Intrauterine devices were popular until the ’70s, when one model caused infertility and even death in some women. Though the new generation of IUDs are safe and effective, it has been a slow climb back to their previous rates of acceptance.
Several developments could help make this the year of the intrauterine device: the Affordable Care Act’s birth control benefit, a new tool that could make insertion easier and less painful, a possible generic IUD arriving on the market, and more.
A new contraceptive intrauterine system (IUS), Skyla, will be added to the array of options a woman can choose from to prevent pregnancy.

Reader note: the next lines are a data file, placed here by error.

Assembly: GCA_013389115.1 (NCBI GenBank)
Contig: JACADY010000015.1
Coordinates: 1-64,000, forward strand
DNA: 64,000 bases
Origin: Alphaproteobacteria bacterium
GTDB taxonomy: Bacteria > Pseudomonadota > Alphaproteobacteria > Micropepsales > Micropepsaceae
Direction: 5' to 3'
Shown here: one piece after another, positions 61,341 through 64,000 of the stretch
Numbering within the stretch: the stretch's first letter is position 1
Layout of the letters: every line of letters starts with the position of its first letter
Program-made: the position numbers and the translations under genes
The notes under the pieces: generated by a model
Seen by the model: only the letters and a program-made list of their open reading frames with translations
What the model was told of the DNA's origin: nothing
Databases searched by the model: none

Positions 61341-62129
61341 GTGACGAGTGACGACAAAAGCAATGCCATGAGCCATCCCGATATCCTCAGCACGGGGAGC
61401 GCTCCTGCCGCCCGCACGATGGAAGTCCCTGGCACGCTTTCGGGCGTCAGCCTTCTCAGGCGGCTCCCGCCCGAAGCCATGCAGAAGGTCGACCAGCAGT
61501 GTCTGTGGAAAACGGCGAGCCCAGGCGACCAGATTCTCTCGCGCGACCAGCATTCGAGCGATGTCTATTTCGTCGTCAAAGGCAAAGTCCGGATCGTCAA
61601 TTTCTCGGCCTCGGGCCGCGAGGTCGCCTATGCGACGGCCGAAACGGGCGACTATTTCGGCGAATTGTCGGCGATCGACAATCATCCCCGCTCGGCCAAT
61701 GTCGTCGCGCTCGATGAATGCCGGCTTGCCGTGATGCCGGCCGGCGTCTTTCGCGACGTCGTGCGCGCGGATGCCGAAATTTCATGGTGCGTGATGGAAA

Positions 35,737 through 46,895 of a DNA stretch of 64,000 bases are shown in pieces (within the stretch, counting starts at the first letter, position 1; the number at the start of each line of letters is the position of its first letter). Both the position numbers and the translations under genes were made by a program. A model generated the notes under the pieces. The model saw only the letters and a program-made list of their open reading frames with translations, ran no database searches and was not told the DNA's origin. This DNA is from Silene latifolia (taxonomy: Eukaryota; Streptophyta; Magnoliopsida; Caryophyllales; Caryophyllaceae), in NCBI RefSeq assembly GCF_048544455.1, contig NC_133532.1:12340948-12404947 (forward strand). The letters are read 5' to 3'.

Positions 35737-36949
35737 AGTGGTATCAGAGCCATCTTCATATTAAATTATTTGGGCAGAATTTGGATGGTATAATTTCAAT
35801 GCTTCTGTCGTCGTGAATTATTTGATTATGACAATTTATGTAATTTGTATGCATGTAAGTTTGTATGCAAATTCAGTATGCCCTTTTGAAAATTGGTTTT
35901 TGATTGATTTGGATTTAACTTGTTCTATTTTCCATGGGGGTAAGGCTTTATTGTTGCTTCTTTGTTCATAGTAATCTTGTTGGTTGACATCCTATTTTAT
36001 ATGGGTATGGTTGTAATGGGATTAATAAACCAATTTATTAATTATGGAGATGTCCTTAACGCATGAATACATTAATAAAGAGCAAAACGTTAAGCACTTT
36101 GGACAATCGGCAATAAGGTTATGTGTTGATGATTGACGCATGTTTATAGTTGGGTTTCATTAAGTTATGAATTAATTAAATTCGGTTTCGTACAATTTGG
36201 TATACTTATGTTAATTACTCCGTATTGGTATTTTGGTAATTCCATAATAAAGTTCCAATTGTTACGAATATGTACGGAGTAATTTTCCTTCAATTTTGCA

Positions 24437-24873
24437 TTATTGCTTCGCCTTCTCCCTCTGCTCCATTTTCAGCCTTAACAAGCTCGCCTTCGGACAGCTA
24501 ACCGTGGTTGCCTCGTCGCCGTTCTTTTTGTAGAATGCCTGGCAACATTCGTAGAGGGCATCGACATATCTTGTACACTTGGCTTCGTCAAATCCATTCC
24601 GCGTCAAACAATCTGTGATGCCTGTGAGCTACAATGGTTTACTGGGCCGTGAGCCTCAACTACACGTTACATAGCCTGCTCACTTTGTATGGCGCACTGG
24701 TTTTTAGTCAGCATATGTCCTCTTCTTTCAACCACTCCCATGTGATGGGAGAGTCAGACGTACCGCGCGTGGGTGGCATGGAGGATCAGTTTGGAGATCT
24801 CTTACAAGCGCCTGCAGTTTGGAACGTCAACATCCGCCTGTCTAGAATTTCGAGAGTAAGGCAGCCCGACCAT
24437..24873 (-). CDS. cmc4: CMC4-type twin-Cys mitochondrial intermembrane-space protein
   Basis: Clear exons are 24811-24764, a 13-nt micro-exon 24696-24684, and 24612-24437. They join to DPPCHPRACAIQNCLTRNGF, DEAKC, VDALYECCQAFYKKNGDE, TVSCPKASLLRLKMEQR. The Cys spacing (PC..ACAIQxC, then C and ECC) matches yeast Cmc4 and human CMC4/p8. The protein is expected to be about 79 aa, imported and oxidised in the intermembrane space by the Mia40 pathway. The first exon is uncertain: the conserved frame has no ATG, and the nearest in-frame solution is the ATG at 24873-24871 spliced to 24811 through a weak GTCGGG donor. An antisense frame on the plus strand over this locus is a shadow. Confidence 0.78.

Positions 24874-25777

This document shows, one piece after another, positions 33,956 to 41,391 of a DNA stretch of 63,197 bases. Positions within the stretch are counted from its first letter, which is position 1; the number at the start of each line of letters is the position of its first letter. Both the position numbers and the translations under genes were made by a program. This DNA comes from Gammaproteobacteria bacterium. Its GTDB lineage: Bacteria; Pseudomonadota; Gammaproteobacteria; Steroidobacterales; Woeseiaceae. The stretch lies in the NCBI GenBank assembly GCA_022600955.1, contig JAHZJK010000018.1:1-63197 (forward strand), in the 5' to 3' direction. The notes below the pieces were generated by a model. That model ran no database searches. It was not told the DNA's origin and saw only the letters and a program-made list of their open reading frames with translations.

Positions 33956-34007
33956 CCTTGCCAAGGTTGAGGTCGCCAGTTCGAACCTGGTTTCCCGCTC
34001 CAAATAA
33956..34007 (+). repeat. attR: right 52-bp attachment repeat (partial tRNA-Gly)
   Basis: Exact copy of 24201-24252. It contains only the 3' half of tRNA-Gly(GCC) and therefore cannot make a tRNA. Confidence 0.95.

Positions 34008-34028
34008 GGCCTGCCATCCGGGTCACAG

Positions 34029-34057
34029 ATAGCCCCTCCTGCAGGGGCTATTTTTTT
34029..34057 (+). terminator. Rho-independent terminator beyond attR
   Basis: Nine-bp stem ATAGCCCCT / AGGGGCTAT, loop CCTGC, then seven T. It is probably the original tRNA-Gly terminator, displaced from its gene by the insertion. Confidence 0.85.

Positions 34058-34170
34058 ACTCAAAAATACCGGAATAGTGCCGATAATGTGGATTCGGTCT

Once a very unpopular method of contraception, the IUD is making a comeback as an increasing number of women adopt this method of contraception. A new study suggests that this is due to product improvements, increased access, and a better reputation, among other factors.
The Copper IUD as a form of emergency contraception? Researchers say it’s almost 100% effective at preventing pregnancy if inserted five days after unprotected sex. But, honestly, is it feasible for most women to run to their doctor and have an IUD inserted “asap”?!
Doctors and nurses are confused about IUDs, and they send confusing messages to us.